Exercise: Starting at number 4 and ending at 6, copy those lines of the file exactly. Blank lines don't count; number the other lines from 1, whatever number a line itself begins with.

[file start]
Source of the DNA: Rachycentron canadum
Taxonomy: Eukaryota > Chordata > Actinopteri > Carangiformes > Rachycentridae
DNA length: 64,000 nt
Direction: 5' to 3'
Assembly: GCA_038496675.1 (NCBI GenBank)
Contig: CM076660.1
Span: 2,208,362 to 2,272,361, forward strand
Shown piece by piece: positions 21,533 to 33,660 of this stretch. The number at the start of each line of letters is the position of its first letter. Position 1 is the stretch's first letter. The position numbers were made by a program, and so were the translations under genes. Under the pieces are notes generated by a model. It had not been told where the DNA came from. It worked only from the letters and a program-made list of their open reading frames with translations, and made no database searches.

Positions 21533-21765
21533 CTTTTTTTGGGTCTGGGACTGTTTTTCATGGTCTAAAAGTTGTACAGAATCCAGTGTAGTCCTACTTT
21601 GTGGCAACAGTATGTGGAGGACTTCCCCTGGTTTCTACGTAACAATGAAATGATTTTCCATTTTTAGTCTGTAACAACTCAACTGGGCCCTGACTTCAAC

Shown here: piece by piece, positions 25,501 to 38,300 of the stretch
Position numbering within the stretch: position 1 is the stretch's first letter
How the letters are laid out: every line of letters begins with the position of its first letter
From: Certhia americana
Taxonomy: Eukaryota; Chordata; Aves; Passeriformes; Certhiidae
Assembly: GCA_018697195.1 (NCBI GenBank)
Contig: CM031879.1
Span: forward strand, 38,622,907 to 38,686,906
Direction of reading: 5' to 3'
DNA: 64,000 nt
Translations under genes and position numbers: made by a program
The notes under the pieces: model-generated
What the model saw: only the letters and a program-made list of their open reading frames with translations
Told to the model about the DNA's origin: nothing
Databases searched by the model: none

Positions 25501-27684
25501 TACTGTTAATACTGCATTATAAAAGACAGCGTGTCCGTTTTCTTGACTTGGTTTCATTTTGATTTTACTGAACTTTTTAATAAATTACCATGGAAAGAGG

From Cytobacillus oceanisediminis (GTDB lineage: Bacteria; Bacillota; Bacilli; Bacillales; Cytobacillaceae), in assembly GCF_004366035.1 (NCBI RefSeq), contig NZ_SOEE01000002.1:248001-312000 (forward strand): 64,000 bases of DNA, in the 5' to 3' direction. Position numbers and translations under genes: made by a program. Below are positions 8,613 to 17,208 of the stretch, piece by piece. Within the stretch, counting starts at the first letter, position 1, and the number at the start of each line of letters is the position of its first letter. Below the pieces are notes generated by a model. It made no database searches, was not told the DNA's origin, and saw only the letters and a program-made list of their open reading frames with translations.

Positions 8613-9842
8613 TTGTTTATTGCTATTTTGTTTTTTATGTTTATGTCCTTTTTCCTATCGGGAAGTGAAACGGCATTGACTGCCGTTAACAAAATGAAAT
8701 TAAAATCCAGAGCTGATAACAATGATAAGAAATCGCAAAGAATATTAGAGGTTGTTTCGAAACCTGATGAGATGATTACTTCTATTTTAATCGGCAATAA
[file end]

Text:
Direction: 5' to 3'
Assembly: GCA_038496675.1 (NCBI GenBank)
Contig: CM076660.1